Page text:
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Griffith Pugh conducting high-altitude physiological experiments. © Royal Geographical Society.
Public history of science lecture by Harriet Tuckey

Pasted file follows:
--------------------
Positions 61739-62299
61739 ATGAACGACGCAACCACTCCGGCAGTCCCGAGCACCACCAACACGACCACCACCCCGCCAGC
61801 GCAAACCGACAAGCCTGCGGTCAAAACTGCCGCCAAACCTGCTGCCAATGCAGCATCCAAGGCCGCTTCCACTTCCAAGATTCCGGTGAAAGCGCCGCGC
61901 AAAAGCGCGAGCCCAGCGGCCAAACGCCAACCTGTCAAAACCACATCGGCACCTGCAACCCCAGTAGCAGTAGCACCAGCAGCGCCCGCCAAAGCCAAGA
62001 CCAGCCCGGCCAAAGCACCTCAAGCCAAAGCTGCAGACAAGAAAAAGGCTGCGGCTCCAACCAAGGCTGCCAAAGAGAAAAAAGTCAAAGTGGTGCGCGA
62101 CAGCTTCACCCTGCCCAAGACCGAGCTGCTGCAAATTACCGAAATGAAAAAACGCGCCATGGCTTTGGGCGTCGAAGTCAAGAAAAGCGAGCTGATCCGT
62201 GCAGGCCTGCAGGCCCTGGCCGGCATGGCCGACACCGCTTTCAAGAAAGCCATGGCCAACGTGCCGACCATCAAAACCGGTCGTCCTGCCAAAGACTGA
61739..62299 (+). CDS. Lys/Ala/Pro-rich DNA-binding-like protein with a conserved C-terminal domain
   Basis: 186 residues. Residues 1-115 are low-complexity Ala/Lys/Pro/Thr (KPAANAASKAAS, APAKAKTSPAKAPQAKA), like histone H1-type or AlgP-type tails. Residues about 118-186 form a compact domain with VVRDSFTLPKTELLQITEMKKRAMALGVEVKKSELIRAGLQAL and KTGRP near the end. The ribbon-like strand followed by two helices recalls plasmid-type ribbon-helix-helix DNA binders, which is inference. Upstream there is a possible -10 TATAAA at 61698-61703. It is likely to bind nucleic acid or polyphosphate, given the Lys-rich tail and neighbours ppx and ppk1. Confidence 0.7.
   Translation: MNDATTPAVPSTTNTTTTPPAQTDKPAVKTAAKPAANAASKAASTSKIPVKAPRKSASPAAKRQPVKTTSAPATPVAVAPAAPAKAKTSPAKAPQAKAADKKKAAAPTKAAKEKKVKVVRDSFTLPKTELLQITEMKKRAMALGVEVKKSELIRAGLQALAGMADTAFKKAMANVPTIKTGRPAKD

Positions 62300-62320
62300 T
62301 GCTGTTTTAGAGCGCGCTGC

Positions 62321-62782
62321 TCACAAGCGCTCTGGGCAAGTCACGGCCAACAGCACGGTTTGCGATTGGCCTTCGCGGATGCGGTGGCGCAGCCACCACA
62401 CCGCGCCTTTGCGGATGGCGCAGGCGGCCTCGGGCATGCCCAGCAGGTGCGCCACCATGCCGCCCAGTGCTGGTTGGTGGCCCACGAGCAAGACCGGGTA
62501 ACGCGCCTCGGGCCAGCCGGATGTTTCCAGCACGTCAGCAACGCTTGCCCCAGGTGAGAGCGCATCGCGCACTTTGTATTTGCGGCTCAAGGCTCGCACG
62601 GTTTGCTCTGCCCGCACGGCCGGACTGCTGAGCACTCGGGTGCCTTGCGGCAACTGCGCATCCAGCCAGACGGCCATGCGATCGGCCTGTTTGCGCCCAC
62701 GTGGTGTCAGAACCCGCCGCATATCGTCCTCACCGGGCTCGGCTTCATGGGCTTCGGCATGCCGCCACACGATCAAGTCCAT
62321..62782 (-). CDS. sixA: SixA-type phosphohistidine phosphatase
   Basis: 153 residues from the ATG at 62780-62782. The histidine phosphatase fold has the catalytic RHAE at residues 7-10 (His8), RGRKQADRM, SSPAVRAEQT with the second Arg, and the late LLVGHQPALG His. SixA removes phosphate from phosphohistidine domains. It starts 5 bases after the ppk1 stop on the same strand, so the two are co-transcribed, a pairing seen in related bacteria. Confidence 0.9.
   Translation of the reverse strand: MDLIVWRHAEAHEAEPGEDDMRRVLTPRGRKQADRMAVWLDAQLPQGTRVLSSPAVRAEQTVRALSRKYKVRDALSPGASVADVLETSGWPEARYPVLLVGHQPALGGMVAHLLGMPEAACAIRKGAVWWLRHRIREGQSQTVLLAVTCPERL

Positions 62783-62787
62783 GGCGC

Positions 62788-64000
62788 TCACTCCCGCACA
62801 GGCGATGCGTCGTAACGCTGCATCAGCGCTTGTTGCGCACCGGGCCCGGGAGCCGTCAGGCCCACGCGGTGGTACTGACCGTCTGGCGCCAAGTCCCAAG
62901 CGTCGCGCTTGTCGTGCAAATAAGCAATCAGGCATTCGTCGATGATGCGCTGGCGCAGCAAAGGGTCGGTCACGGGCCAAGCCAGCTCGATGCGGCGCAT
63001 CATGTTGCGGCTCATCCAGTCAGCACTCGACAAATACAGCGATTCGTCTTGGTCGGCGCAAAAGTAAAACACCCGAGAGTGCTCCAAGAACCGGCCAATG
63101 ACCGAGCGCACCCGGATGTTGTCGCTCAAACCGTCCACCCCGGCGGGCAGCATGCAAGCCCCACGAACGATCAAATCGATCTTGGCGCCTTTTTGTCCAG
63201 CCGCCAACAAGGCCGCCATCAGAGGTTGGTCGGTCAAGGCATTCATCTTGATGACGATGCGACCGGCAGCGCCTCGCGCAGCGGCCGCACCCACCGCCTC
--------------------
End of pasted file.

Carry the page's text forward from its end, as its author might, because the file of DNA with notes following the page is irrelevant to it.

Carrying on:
The conquest of Everest by a British team in 1953 has always been celebrated as a triumph of heroic leadership, team work and courageous climbing, but the vital role that scientific innovation played in the success of the expedition has never been widely acknowledged. Now, sixty years after the event, Harriet Tuckey tells the story of her father Dr Griffith Pugh, a physiologist and expert on extreme conditions, who made the first ascent possible by solving the key physiological problems of climbing at very high altitudes. In 1952, funded by the Royal Society, Griffith Pugh carried out pioneering physiological research on Cho Oyu, a mountain on the Nepal-Tibet border. On his return he devised a blueprint for success in 1953 – covering acclimatisation, diet and hydration and crucially the policy for the use of oxygen. In addition he designed or modified much of the clothing and protective equipment used on the expedition.
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